Jobs Blueprint a bust, students lose out
Two years after the launch of the “Skills for Jobs Blueprint,” B.C.’s post-secondary educators don’t see much to celebrate.
The Blueprint is about feeding Premier Clark’s fantasy fund. It was designed to support the 100,000 jobs we were told would manifest out of LNG. The jobs aren’t there. The LNG isn’t there. The dream was a bust, and so is the Blueprint.
The Blueprint restricts funding to only specialized, targeted post-secondary programs, which threatens to undermine economic diversity and student success. Since 2014, the B.C. government has been moving to limit post-secondary funding to what they have determined are their top priorities. While those programs deserve support, what about those who want to study in other areas?
Post-secondary education is about more than the jobs the government has chosen for students. Narrowly funding programs that only match what the government believes are up and coming jobs will lead to failure in the long-term. Not only is it completely unfair for the students, limiting choice – forcing public colleges and universities to cut back in other areas – reduces flexibility and doesn’t foster a truly diversified economy.
The list of B.C. Liberal failures in post-secondary education has now extended to an entire generation of students and would fill this page. To summarize, here is the list of the Top 10 BC Liberal failures in post-secondary education:
1. A Blueprint for education designed for industry, not students.
2. “Re-engineering” post-secondary education while ignoring their own “Campus 2020” report.
3. Declining per-student operating grants for BC’s public institutions - by 27 per cent since 2001, when adjusted for inflation.
4. Annual increases in fees for students – and an almost 400 per cent increase in tuition fees since 2001.
5. The elimination of tuition-free Adult Basic Education at public post-secondary institutions.
6. The elimination of tuition-free English as an Additional Language programs at public post-secondary institutions.
7. An Adult Upgrading Grant designed to exclude the vast majority of British Columbians.
8. A 50 per cent increase in the number of senior administrators in public post-secondary institutions, and a 200 per cent increase in executive compensation since 2002.
9. Failing to invest to improve Aboriginal representation in most areas of study (including high school graduation rates).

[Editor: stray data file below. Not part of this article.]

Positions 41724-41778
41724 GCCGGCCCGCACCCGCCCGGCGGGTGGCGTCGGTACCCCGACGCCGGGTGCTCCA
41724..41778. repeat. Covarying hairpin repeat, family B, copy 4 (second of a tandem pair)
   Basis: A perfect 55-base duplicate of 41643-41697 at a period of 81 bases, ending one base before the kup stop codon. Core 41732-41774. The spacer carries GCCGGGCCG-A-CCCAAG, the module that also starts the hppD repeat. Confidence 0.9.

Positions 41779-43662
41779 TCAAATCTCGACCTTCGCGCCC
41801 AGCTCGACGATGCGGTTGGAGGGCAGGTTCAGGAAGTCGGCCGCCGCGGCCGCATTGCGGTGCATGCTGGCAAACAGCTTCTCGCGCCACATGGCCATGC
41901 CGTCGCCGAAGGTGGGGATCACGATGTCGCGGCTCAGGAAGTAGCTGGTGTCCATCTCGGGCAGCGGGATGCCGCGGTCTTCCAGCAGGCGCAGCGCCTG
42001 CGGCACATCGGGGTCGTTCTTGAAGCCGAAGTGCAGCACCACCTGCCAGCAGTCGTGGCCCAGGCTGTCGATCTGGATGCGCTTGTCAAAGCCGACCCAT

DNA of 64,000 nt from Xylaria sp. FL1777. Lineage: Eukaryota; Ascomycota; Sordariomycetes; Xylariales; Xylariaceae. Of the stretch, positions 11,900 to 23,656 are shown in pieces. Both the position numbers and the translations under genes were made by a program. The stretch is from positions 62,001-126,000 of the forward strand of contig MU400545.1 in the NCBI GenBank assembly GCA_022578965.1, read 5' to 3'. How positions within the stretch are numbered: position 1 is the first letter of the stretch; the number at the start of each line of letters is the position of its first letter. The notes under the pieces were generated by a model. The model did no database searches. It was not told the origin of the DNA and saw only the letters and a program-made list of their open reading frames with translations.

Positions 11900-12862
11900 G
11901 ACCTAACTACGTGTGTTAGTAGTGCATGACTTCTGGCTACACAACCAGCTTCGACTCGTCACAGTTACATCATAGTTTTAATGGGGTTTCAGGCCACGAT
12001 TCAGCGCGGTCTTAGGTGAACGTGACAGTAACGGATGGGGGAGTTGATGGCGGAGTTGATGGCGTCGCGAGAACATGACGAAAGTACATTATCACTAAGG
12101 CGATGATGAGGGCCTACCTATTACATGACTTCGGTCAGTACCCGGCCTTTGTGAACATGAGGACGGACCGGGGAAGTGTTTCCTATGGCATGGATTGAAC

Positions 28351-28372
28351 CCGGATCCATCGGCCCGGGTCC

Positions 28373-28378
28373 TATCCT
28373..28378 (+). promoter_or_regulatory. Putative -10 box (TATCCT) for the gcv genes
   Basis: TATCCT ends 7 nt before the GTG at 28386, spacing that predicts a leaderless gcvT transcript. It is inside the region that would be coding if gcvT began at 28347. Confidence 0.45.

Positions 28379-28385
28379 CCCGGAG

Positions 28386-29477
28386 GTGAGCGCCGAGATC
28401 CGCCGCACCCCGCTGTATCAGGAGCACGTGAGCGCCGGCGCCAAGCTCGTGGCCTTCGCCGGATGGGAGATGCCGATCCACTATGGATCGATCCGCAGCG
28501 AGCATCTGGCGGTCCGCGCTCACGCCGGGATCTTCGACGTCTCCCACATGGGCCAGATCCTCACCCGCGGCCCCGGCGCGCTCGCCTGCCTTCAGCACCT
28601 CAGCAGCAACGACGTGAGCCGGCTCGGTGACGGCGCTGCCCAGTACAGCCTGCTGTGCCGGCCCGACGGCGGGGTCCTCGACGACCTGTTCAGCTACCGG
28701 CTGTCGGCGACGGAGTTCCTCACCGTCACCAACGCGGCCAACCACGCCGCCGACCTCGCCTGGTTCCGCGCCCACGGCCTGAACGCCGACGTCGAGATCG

10. Program or section cuts at community colleges across BC, over 100 individual course sections at one college alone.
The BC 2024 Labour Market Outlook predicts that 78 per cent of the projected one million job openings will require post-secondary education – yet the money isn’t there to enable students to access the education they need to fill those jobs. The vast majority of the projected jobs will require problem-solving skills, critical thinking, and the ability to communicate effectively. Yet the programs that teach these skills are the ones that institutions are cutting to save money.
B.C.’s colleges and universities are being squeezed, and BC’s students are paying the price.
Around the province, community colleges are cutting back on university transfer programs, while adult basic education and English language training now come with hefty price tags for all but a few who qualify for the Adult Upgrading Grant. One wonders, of the one million projected jobs, how the 78 per cent requiring post-secondary education will be filled when students who need to upgrade courses, or complete a Dogwood diploma, or take second-year English, can’t access the education they need to pursue their career.
We need trades training in B.C. But we also need a full and diverse post-secondary education system that trains people for the jobs of today, and prepares them for the challenges of tomorrow and beyond.
Note: this piece appeared in the Vancouver Sun, p. A15, on April 29, 2016
The Federation of Post-Secondary Educators of BC is the provincial voice for faculty and staff in BC teaching universities, colleges and institutes, and in private sector institutions. FPSE member locals, represented by Presidents' Council and the Executive, represent over 10,000 faculty and staff at 18 public and 12 private sector institutions.